StopWaste can also provide governments and businesses with sample contract language and specifications, and lists of local vendors for a variety of products.
Will it cost more to buy recycled paper?
Many recycled papers cost the same as, or less than, virgin papers – especially papers used for letterhead, brochures and business cards. StopWaste’s Fact Sheet on Environmentally Preferable Paper Office Products in Alameda County offers tips for further cost savings. Conservatree also has useful information about the different types of environmentally preferable paper available for the large-scale purchaser and small-quantity purchasers, as well as those new to environmental papers.
Will recycled copy paper jam my machine?
This is a persistent myth that has long been busted. Back in 1998, three office equipment manufacturers and the U.S. Government Printing Office tested over two million sheets of recycled content office paper on various types and models of copiers, laser printers and ink jet printers. The results: multi-purpose paper containing 30% postconsumer recycled content worked just as well as virgin paper.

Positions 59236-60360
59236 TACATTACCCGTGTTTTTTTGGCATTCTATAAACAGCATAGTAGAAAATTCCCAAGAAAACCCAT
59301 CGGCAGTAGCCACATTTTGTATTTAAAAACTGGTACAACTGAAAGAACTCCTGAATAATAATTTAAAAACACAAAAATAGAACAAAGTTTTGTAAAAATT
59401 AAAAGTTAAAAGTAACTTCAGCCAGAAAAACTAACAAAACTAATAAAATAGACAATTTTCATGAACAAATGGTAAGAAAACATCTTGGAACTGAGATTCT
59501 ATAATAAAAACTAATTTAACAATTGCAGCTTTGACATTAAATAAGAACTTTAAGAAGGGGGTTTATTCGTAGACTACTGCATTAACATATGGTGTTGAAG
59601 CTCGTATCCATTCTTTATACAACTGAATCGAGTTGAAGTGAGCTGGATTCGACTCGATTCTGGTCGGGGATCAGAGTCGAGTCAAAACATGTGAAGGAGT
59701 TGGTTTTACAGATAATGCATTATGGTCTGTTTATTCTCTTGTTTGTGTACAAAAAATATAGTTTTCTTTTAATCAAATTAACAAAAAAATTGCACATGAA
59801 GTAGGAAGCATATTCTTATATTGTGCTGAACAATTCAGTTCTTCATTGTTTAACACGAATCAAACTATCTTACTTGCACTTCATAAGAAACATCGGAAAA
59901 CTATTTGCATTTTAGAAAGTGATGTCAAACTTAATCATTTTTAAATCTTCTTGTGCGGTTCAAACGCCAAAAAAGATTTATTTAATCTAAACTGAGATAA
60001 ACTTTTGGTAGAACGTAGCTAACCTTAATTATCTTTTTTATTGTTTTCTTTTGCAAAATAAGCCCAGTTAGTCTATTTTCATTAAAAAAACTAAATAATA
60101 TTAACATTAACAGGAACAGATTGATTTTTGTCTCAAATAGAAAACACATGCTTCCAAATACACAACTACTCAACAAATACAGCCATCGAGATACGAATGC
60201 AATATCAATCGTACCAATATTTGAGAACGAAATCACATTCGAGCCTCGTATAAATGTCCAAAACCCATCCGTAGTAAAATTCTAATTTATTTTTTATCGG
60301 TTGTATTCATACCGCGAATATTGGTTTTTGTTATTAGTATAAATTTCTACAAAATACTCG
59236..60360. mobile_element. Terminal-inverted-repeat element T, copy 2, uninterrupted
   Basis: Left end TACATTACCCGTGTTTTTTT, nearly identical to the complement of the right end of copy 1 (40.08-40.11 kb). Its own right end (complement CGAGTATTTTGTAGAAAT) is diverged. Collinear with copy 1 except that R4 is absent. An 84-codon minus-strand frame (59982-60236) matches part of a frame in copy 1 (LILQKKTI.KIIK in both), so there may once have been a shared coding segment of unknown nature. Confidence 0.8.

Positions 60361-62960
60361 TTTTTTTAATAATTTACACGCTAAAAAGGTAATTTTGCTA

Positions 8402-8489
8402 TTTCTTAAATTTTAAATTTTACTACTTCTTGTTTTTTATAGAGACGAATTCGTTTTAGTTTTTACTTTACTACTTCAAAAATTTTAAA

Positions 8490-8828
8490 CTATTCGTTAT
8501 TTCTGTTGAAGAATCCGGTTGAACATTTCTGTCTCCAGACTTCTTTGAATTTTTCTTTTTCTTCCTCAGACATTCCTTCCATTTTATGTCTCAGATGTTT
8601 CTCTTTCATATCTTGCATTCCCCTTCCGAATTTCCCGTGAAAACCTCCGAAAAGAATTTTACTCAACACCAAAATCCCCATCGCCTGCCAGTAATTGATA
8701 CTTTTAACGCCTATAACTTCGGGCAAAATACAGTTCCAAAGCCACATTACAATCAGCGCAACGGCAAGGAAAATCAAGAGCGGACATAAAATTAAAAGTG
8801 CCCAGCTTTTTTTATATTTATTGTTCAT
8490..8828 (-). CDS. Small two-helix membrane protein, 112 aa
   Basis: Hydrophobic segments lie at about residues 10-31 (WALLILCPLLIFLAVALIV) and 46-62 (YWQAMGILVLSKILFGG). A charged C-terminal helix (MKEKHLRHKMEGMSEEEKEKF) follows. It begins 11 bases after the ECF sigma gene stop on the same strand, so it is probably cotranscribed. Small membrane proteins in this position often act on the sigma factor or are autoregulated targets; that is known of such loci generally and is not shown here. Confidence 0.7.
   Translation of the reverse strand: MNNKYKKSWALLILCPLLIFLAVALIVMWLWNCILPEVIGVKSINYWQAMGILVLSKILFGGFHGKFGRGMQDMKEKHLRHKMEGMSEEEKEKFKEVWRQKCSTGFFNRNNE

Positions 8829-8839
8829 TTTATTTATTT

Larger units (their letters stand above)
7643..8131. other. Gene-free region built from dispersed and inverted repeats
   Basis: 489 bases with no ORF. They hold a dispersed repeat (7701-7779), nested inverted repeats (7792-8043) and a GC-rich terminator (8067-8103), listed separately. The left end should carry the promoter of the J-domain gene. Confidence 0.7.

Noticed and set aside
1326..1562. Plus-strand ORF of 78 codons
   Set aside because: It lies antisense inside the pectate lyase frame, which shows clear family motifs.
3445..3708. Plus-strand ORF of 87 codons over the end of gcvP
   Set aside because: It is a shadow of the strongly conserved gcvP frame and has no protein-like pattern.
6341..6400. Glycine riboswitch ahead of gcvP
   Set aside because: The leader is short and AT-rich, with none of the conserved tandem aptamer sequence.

If paper jams in your copier, most likely the ream had sat opened for a long time and absorbed moisture. It is also possible that the paper was not formulated for copiers. Use paper qualified as "high-speed" for high-speed copiers. The machine may also need cleaning or adjusting. Or simply try another brand of recycled paper, just as you'd try another brand of virgin paper. See Conservatree’s website for more information about environmental papers and a quick guide to paper sources.
Do remanufactured toner cartridges really work?
Yes, but as with most products, you still need to be a smart consumer. Remanufactured toner cartridge companies have sold quality products to satisfied customers for years, but that is no guarantee against faulty products. To ensure quality service and product, check the manufacturer’s quality assurance program. Ask for references. Refer to our Fact Sheet on Remanufactured Toner Cartridges in Alameda County for additional information. The cost savings could be significant.
What types of environmentally preferable office supplies are available?
Look for rechargeable batteries, water-based and non-toxic highlighters and markers, and 10-100% postconsumer recycled content plastic trash bag liners. Plastic desktop accessories like notepad and pencil holders, trays and organizers can be made with 25-80% postconsumer content. Plastic binders can contain up to 100% postconsumer recycled content, depending on the type of plastic. More companies are producing supplies made from recycled fiber materials so look for fiber-based office supplies with postconsumer recycled content. For more information see our Fact Sheet on Environmentally Preferable Non-Paper Office Products in Alameda County.